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Can you spot a non-compliant or counterfeit car seat?

Here are 5 Tips to help you identity a Non-compliant or Counterfeit Car Seat


Medical providers and car seat technicians have noticed a recent increase in the number of counterfeit car seats being purchased by unknowing parents. This is a major safety concern, as lower-priced knock-offs tempt well-meaning parents but may not protect their children in a crash. Counterfeit seats are sold across the web, including on major online retailer websites that allow third party sellers, such as Amazon, eBay, Walmart or Temu. Do you know how to spot a counterfeit seat? Read on to learn the red flags of non-compliant seats.

Risks of Counterfeit Car Seats

Counterfeit car seats are life threatening for child passengers, as they do not offer the same protections as car seats that meet Federal Motor Vehicle Safety Standards (FMVSS). These seats are often made with cheaper material that does not hold up in a crash, or are missing key safety features. To be compliant in the U.S., all car seats must include the following:

  • A 5-point harness with straps that go over the hips and shoulders
  • A chest clip
  • A splitter plate behind the seat
  • Labeling with specific weight and height limits
  • Manufacturing label with name, model number, date of manufacture and/or expiration dates
  • Registration card and manual


Tips to Spot Non-Compliant or Counterfeit Car Seats

1.       Look for labels

Car seat labels are a good indicator of a legitimate car seat. All legitimate car seats will contain a manufacturing label with name, model number, date of manufacture and/or expiration dates, and a warning label with a yellow header that states, “This child restraint system conforms to all applicable Federal Motor Vehicle Safety Standards (FMVSS).” The labels will be in both English and Spanish. In addition to missing labels, look for grammatical errors on labels, which are another red flag.

2.       Check for missing parts

As stated above, all seats in the U.S. must have specific parts to be compliant with federal guidelines. Those parts include: A 5-point harness with straps that go over the hips and shoulders, a chest clip, and a splitter plate located on the back of the seat. If a car seat is missing one or more of these parts, especially the chest clip, it is a sign that the car seat is non-compliant with U.S. standards or is a counterfeit.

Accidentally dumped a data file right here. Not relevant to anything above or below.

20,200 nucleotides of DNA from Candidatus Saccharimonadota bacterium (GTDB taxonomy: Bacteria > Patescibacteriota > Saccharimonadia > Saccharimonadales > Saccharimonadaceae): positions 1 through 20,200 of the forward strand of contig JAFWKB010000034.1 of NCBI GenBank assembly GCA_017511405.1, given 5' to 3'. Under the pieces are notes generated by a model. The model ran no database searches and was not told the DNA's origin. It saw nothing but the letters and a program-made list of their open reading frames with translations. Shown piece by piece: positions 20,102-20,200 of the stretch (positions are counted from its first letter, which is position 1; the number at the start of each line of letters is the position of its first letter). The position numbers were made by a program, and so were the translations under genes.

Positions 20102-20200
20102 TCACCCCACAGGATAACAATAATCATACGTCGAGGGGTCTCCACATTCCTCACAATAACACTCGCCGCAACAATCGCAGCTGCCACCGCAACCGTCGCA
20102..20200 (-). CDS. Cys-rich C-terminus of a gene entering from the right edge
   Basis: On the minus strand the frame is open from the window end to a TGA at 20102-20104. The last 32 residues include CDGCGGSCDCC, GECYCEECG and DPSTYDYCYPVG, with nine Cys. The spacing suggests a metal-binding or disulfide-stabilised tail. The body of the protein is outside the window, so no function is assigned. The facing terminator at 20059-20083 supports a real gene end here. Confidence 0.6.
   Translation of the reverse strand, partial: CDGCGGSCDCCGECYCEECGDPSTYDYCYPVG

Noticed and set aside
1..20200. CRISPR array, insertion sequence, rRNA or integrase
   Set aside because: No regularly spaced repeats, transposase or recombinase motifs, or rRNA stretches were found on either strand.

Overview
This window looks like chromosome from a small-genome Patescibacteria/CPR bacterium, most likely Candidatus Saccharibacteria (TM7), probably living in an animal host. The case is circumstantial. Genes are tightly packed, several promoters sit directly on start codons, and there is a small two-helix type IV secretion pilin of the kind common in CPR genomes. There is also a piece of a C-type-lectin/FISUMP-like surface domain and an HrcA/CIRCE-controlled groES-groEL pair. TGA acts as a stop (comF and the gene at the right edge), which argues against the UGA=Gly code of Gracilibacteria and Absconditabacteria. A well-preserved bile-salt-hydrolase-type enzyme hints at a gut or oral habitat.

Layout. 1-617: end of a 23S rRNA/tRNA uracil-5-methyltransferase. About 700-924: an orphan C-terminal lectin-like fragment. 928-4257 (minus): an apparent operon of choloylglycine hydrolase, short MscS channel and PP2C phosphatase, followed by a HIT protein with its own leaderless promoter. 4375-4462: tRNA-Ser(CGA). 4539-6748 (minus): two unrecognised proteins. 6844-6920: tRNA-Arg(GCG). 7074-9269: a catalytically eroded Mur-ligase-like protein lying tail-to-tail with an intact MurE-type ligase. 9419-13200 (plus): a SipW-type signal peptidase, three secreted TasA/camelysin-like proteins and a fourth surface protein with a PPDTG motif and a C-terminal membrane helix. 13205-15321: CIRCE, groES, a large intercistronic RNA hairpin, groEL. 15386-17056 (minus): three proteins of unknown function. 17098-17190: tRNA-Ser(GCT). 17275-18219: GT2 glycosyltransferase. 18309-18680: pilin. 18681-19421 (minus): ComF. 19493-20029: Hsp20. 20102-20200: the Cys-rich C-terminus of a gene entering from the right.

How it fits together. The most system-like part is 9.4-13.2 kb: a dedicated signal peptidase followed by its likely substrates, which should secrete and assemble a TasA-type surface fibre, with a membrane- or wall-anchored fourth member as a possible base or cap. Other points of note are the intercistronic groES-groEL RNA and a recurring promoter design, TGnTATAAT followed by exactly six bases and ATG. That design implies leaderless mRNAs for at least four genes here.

3.       Make sure that the manual and registration card are included

Car seats must be sold with a manual and a registration card. Any car seat that is not sold with these required documents is more likely to be non-compliant or illegitimate.

4.       Register your car seat

Registering your car seat is always a good idea. This is how the manufacturer will be able to alert you to any recalls or other pertinent information regarding the seat. However, registering your car seat can also help prevent you from using counterfeit seats, since each car seat is connect to the manufacture with a unique serial number. If you are able to successfully register your seat, it helps verify the legitimacy of the seat because some counterfeits will have fake or duplicate serial numbers that would not register properly.

5.       Exercise caution when buying from third-party sellers

When purchasing car seats second-hand from online sellers, it is important to understand the risks. You are not able to verify the history of the car seat, nor the authenticity. Try to buy car seats from reputable sources, such as directly from the car seat manufacturer, or other major retailers.


Next Steps

Before purchasing a car seat, be sure to check for red flags using these tips. If you determine that you have a counterfeit car seat, discontinue use immediately and contact the retailer to notify them that they sold a counterfeit. You may even be able to recover the cost of the seat if you used a credit card or purchased through a major retailer such as Amazon. If you want assistance evaluating your car seat, or with car seat installation, find a technician near you.


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